Monday, 21 January 2008

Loss aversion and union sloganeering

"If we fight we may not win, but if we don't fight we'll surely lose."

I'm not sure where this quote originates from, but I am fairly certain I have seen Unite GS Tony Woodley use it at some point. And much as I am a weedy moderate, and generally dislike combative language, I think it works quite well.

One of the reasons for this might be that it taps into loss aversion, our strong instinct to try and avoid losses. This is a really key concept, and greatly clarifies understanding of how people assess risk. As the Wiki link explains we 'feel' losses more strongly than we do gains. This means the way that we approach gains and losses differs. We tend to favour limited certain gains over greater possible but not guaranteed gains. But we try to avoid a guaranteed loss, even if this means taking on the risk of a greater possible loss.

Isn't that exactly what the slogan at the top is doing? It is saying it is better to take a risk that might mean you manage to avoid a loss, than to accept a guaranteed loss. As such it is likely to have quite a bit of emotional pull.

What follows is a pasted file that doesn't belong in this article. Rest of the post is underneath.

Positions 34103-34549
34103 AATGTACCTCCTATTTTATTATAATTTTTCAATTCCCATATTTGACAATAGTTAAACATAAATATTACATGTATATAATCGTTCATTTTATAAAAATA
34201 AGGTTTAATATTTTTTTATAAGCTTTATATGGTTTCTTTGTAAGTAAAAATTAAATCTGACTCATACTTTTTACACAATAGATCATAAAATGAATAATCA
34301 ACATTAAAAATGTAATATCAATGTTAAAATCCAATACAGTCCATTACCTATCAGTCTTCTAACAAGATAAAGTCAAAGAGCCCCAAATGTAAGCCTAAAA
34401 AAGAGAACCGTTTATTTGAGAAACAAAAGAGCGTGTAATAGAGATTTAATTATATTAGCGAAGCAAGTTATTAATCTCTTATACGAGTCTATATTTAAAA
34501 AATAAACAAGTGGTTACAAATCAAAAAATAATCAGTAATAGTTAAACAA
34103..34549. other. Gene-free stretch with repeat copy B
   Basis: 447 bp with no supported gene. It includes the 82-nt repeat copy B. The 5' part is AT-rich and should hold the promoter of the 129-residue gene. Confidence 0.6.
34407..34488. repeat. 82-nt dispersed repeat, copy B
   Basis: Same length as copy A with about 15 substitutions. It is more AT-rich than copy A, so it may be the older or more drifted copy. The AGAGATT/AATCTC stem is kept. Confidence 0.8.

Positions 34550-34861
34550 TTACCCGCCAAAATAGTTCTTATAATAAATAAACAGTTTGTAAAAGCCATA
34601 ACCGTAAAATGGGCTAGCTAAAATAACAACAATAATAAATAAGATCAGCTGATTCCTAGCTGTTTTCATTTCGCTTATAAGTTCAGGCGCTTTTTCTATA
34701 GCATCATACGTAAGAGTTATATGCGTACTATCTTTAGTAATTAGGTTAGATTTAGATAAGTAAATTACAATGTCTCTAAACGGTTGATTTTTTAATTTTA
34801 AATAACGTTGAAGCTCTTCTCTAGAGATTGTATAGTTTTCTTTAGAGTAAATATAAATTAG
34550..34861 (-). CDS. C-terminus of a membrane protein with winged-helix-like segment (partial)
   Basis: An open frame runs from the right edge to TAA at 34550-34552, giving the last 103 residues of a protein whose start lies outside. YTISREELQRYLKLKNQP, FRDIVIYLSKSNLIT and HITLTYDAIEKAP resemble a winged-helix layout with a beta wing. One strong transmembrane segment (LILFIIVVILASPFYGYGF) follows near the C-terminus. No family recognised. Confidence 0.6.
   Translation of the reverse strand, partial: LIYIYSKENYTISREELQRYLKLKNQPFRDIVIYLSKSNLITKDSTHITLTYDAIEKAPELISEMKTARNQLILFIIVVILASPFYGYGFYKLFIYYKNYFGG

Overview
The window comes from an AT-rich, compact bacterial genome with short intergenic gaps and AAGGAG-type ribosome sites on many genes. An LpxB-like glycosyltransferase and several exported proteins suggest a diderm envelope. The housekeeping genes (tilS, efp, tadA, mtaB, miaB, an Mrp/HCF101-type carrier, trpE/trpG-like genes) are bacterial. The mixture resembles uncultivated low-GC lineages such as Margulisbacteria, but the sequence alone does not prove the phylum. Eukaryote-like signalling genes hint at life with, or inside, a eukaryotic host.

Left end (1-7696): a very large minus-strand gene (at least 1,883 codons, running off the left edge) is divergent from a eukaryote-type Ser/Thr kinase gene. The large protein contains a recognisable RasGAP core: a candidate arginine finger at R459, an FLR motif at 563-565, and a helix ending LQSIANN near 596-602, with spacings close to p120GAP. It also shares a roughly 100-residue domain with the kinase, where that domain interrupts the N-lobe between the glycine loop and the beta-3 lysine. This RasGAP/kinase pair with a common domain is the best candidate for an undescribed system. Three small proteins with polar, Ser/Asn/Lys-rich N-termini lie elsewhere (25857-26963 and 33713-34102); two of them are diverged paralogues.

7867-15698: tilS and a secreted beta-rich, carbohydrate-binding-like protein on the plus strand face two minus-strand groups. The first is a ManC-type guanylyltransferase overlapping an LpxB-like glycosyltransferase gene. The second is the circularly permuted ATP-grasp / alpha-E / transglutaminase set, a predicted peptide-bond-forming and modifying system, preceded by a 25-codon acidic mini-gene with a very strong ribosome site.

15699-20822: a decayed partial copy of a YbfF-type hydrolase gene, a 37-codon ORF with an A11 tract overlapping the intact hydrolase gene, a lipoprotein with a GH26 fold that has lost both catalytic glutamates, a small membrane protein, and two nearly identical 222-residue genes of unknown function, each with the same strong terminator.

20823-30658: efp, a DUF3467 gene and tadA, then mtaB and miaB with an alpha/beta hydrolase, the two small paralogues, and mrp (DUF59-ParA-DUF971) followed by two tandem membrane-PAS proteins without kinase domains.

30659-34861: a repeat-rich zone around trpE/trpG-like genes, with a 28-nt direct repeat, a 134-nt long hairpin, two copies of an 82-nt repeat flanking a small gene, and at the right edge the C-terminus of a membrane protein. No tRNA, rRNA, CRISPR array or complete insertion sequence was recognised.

2 comments:

Charlie Marks said...

It does have an emotional pull, but that doesn't mean it is dishonest (often the accusation is that emotional language disguises deceit).

In trade union terms, being assertive pays and if loss aversion had won the day, the trade union movement would not exist - and neither would the precious rights we enjoy, even if they are limited by the constraints of capitalist exploitation!

Tom P said...

Hi Charlie

I agree it isn't dishonest. Maybe I should have been molre clear but I think that TUs ought to think about this kind of thing more.

You can bet our opponents do